To win over this new type of digital customer, agencies should look closer at those companies’ working processes – namely, how content production and management is organized. With multiple channels to manage, organizational and strategic coordination is now very important, with 42% companies having an executive specifically employed to direct the overall process. Why? Look at how many sources content comes from. According to Smart Insights, only 10% of companies get content assets exclusively or principally from agencies, while further 74% combine in-house production and outsourcing. This means that a lot of content comes from multiple teams and needs to be kind of “squeezed” into the paradigm of the overall marketing strategy.

Not that it’s always a success, of course. In reality, it is a struggle – which is why digital customers seem stingy. And demanding.

Agencies should understand and accept they no longer hold a monopoly on content production for any particular business. Those who develop content can’t be jealous of their customers – instead, they should try this:

Be as relevant to your customer as your customer wants to be to their audience.

This involves several things. First and foremost, the speed of production. To tackle the issue, agencies should search for suitable frameworks and templates. Developers working with HTML5 will confirm that without a library, making, say, an app supposed to rival a native one, will get way longer. The new digital customer appreciates speed – because their audience does.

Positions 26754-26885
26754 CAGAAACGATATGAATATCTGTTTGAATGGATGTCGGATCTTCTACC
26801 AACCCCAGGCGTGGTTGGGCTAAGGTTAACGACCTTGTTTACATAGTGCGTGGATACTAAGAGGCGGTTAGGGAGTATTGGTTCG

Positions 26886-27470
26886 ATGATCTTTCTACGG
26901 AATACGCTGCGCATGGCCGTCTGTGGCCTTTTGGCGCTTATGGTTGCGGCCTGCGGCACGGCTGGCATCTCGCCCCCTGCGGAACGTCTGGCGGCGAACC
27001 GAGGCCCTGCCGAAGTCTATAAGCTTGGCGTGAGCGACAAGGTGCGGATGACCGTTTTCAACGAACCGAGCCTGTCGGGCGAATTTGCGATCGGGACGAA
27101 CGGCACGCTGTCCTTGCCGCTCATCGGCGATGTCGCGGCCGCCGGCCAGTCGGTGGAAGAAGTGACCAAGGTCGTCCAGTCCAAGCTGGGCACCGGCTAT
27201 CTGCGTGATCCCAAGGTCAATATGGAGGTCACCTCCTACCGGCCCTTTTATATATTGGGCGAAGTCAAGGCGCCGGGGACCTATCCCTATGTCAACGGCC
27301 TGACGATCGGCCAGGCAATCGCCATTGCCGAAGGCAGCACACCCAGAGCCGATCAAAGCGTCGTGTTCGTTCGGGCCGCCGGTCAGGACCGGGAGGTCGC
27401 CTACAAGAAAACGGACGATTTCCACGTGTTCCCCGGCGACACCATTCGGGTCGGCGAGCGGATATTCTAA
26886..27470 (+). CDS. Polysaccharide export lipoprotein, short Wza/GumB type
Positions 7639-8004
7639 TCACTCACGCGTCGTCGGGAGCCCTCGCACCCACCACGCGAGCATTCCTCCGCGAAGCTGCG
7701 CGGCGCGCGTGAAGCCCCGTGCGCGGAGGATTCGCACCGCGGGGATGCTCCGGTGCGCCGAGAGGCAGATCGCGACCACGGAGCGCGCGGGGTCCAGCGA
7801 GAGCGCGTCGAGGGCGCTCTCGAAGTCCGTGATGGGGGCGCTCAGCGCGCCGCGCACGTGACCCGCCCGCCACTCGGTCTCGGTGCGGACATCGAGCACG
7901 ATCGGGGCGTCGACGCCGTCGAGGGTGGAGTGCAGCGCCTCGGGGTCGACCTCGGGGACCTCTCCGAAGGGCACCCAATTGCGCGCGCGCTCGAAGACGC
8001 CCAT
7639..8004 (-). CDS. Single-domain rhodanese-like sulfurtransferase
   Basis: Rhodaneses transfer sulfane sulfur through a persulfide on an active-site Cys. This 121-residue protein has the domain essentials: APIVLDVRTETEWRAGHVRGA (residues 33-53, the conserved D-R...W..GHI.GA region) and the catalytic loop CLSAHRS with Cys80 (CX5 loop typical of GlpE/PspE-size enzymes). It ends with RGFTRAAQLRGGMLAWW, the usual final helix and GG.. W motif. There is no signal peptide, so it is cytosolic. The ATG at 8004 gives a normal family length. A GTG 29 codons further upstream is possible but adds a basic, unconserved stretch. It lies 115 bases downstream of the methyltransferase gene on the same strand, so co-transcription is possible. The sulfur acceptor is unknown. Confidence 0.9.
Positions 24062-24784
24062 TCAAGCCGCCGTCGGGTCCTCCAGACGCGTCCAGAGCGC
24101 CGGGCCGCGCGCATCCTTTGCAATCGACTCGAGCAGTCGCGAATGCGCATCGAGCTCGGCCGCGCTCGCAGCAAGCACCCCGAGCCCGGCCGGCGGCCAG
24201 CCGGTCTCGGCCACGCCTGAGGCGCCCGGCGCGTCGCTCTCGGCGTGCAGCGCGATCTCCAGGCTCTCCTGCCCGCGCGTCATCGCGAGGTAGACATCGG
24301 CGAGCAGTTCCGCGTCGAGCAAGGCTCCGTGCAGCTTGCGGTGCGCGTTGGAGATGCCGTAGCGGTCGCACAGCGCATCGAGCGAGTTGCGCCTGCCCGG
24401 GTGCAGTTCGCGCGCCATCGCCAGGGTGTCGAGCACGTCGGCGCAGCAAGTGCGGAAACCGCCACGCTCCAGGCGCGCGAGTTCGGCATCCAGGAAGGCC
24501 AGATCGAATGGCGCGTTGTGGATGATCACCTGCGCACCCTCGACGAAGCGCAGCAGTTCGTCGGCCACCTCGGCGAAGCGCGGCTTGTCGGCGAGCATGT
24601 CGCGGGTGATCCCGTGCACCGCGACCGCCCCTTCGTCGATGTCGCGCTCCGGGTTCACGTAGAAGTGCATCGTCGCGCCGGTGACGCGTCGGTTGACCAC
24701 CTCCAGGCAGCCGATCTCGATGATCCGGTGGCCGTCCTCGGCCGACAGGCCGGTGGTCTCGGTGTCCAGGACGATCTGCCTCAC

The time won by using a framework is valuable because that’s when the (already mentioned) last-minute amendments come. Customers want, and can, participate more in content creation. For an agency, this is also a benefit. It’s better when the necessary changes are mentioned on earlier stages than closer to rollout.

The customer gets reduced time-to-market, the agency saves effort. The product that comes out is more exactly what the customer has in mind.

Next comes coordination. With piles of content waiting to be approved, the customer company will gladly embrace if an agency suggests a common workspace where all the stages of content development can be covered, monitored and inspected. More agencies are now embracing a new “lifehack” technique when an integrated platform is adopted and a person is appointed to act as a link between all the parties involved. With a digital manager aboard, whose responsibilities are exactly coordinating, the processes get faster, and the company gets to participate more. Above, we’ve seen that marketing teams are already taking that step – in many cases, it’s the agency that should.

Lastly, a call for agencies: don’t fear to be not the only one! After all, your content is very likely to be reused and repurposed; developers should embrace a standard that allows for the clean code so that other people get to work with it when authorized. Even within a content agency, there can be multiple teams and/or personnel “optimizations”. Using HTML5 frameworks and platforms that enable content reuse will make you closer to the customer company, and pave the way to long-lasting collaboration.